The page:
Create – In the final phase, students use every one of those previous skills to create something new. For example, many kids in this age range create and express themselves through art. By starting with understanding and progressing to evaluating, they uncover how to apply the knowledge of how to mix primary colors (blue, red, etc.) to make other hues like purple, brown, etc. Beyond that, they can take their paints and easel to make a portrait that highlights the mixture of colors.

Why critical thinking for kids matters

Students making their way through each level of Bloom’s Taxonomy will think independently and understand concepts thoroughly. Students who know how to analyze and critique ideas are able to connect those skills to several subject matters  to make connections in various disciplines, see knowledge as useful and apply that and comprehend content on a deeper, more lasting level, according to the book “Critical Thinking Development: A Stage Theory.”  With that deeper understanding, your students will not always rely on you and their class time for guidance. Instead, they will seek out information and become self-directed learners in their daily lives.

At such a young age, it may seem difficult to promote critical thinking in the classroom, since it’s more of a habit that falls onto the individual student. However, early childhood educators are best suited to introduce critical thinking to little learners. In a 2018 Reboot Foundation survey, 20 percent of respondents said that critical thinking skills are best developed in early childhood, children ages 5 and younger.

At all ages, there’s an undeniable impact from providing lessons that nurture critical thinking in kids. For academic purposes, your students will be more ready to problem-solve and evaluate the lessons they learn in class. For their own benefit, forming their personal opinions based on deep critical thinking will allow them to find their own interests. When students are truly passionate about a topic or pursuit, they are more engaged and willing to experiment. The process of expanding their knowledge brings about a lot of opportunities for critical thinking. You have the chance to encourage this action and witness the benefits of the child investing in their niche interest in insects, performing arts, space, and more.

How to make critical thinking for kids fun

Critical thinking is all about sparking and responding to curiosity. There are a number of critical thinking activities for kids that have been proven helpful for early childhood educators.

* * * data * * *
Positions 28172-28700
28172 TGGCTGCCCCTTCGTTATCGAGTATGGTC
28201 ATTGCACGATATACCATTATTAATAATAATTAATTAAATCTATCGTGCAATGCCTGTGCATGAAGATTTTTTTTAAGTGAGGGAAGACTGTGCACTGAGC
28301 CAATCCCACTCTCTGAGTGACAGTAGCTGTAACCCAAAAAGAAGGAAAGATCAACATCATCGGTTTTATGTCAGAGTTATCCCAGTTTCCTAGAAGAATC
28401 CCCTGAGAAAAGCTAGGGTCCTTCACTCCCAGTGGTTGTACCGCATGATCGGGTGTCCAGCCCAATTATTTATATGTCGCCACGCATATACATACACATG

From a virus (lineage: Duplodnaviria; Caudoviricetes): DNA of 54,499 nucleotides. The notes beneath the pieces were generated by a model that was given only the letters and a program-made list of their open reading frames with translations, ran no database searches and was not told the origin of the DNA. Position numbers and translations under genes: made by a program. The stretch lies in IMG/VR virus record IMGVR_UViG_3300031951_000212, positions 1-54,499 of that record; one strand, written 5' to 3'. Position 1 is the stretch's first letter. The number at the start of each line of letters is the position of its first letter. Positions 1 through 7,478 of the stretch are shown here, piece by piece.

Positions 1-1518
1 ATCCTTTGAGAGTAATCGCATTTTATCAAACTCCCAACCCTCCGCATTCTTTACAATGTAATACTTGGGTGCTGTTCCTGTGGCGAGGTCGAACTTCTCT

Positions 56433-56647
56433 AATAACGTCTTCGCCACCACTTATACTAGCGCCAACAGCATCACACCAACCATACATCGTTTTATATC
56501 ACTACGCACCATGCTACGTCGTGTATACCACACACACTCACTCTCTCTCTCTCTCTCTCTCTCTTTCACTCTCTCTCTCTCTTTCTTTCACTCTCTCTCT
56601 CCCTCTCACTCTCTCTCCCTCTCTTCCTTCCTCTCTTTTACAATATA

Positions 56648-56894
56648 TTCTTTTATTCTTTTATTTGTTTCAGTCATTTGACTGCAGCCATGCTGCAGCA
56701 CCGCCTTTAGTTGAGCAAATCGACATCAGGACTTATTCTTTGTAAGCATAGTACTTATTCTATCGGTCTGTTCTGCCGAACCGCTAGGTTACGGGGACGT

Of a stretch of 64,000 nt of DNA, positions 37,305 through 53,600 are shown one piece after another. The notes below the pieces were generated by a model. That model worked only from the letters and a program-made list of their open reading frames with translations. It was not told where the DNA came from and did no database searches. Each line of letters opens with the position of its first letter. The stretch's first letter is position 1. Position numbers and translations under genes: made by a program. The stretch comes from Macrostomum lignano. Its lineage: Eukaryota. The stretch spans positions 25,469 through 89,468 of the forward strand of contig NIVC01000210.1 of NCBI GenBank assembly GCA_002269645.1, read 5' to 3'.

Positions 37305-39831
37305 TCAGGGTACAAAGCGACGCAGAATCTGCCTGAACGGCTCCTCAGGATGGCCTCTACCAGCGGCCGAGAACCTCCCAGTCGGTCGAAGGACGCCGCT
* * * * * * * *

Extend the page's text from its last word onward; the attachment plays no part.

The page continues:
Below, you’ll find a few fun ideas for your classroom:

 

Journal Time

Journaling may seem like a simple task but offers a daily or weekly opportunity to get your students in an imaginative mindset. You can incorporate just five minutes of instruction time each day to ask kids an open-ended question they can respond to using written words, a drawing, etc. For example, “What did you like about the experiment we did today?” or “What’s your favorite day of the week, and why?”

The kids may use words and pictures, depending on their level of writing skills, to answer the questions.

Lego-theme Party

You’ll be hard-pressed to find a student that won’t quickly say yes to a Lego party. This party is an opportunity for each student to use their imagination to create their own scene or theme based on one-word prompts. Just ask your students to create a farm, a store, the school, etc. using Legos.

The Lego creations allow them to use their imagination to create various themes, but they may have questions about what to include. You can give them helpful hints (like mentioning animals on a farm), but make sure your students are responsible for the final outcome. After everyone’s done, you can see how each student applied their critical thinking with very little guidance.

Make Your Own Menu

This food-themed critical thinking activity is sure to be a treat.

Gather artificial food items and sit them in front of the class. For this activity, ask each student to pick which foods they want for their personal menu. The students might ask how to spell the names of items or ingredients, but they’ll be fully in charge of what concoctions they create.

At the end, each student can present their menu and explain why they chose their food items. Not only will the students have a better handle on critical thinking, but they’ll also learn their classmates’ favorite foods.

These critical thinking activities for kids give your students the opportunity to question, analyze and evaluate in creative ways on topics that relate to them. Though critical thinking is a nuanced lesson, CCEI has designed courses that can help teachers inspire and guide students toward long-term academic success, such as Critical Thinking Skills in the Preschool Environment.

Click here to learn more about how to promote critical thinking in the classroom and discover our entire catalog of more than 200+ online courses that cover an array of trainings.